June 9, 2019 (MLN): The federal budget for FY19-20 is likely be declared on 11th June 2019, where government will face an unsteady ride as it struggles to restrain accretion in expenditures and hike revenues.
With stringent IMF prior actions and targets to be met including slashing the primary deficit approx. 1.5% FY19E to 0.6% in FY20, it is sensible to say that the upcoming budget would be a tough one for the government where significant revenue enhancement measures are required to curtail deficit as room to significantly reduce expenditure is very small.
Budget, FY20 would aim at achieving a revenue target of Rs 5.550 trillion — almost 35.4% or Rs1.45 trillion higher than current year’s revised estimate of Rs4.1 trillion.
Such a tax heavy budget with ambitious revenue targets would result in furthering inflationary pressures, incremental slowdown in aggregate demand, and restricted corporate earnings growth in the short-term.
A research report published by Next Capital, highlights the effects that several expected revenue enhancing measures in the forthcoming budget would have on the economy in general.
The expected increase in standard rate of GST would have a negative impact, since 1% increase in GST rate would generate an additional approx. PKR 85 billion for the government but it would have a negative impact on inflation.
In addition to this, imposition of a uniform GST across all sectors, will have negative impact on economy, as this would mean significant price increases in prices of sensitive commodities including fertilizers, tractors, sugar, milk, etc. which would be a politically difficult decision for the government. Additionally, it would have considerable inflationary repercussions.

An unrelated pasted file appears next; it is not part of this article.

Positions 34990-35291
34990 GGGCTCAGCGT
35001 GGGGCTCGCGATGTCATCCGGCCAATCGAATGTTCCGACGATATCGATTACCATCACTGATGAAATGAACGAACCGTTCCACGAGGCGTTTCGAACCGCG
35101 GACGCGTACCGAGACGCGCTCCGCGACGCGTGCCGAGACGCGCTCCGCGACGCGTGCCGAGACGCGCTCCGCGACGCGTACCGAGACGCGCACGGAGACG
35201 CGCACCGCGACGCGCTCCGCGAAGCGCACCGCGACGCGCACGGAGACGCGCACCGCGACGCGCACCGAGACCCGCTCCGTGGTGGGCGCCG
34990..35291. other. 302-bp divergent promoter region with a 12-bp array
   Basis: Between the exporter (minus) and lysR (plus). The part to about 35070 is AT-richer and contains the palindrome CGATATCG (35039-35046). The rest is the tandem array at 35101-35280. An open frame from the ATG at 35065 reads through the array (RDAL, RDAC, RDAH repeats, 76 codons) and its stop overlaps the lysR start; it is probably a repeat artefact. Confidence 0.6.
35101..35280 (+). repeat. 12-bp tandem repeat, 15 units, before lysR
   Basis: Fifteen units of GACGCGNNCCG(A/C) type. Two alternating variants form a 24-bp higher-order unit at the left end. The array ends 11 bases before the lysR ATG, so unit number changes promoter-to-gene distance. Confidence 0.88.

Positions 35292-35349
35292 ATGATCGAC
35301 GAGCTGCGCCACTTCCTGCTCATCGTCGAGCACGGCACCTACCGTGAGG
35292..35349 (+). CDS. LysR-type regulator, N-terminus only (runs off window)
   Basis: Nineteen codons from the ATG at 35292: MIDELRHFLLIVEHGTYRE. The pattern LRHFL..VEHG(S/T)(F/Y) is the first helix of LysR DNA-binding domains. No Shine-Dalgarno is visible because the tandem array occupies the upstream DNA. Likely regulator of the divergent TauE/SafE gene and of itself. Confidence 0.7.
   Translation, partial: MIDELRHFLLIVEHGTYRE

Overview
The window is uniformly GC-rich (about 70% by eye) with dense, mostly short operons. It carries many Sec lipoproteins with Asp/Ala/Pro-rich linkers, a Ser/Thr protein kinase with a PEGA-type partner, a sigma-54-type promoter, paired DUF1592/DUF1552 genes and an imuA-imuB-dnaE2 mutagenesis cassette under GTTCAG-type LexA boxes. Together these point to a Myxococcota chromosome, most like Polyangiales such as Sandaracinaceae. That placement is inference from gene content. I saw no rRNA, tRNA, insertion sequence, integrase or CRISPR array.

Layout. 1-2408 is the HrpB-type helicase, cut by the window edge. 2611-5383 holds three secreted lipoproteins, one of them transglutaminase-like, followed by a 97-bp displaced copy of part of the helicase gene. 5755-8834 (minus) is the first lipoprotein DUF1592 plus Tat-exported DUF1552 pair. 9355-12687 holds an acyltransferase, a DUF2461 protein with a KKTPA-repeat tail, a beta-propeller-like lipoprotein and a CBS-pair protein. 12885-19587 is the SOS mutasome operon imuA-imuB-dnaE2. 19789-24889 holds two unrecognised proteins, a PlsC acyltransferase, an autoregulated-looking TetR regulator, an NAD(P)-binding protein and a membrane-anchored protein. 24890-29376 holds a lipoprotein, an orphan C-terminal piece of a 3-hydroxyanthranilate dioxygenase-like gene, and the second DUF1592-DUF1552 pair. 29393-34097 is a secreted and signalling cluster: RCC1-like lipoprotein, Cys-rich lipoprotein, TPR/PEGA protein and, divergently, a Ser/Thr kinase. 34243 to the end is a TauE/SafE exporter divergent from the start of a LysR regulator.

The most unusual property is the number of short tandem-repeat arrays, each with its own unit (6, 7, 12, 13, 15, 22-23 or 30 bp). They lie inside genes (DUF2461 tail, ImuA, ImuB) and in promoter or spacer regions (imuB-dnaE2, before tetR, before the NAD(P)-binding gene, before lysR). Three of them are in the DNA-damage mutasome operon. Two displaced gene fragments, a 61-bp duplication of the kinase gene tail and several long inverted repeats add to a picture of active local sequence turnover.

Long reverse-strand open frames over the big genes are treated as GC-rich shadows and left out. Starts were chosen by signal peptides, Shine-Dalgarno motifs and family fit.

Similarly, withholding of 1ppt annual reduction in corporate tax rate will impact negatively, as Corporate tax rate is scheduled to be reduced by 1% annually to 25% by FY23, which has already been incorporated in earnings forecasts of the coverage universe. However, freezing the tax rate at 29% for companies other than banks and E&Ps, would result in earnings downgrade of 1.4-2.7% during FY20-21.
Correspondingly, re-imposition of 3% Super Tax on non-banking companies will also have an adverse impact, as restoration of Super Tax on non-banking companies would result in earnings downgrade by 3%.
With these stringent measures, the forthcoming budget would be seen as bringing IMF’s conditions into execution for the next year and to be fiscally focused to reign in the economy.
Having said that, FY20 would be the year of stabilization and steps would be taken to strengthen economy and protect it from dangers to set sustainable basis for growth and development.
Nevertheless, this budget should be seen in the backdrop of current year’s economic performance, chronic issues such as budget deficit, poverty, unemployment, inflation, public debt, low rate of savings and investment, monetary stability, foreign reserves, exchange rate and sustained inclusive growth. As these issues require sustained and long-term efforts, the forthcoming budget could be used as steps for setting the direction.
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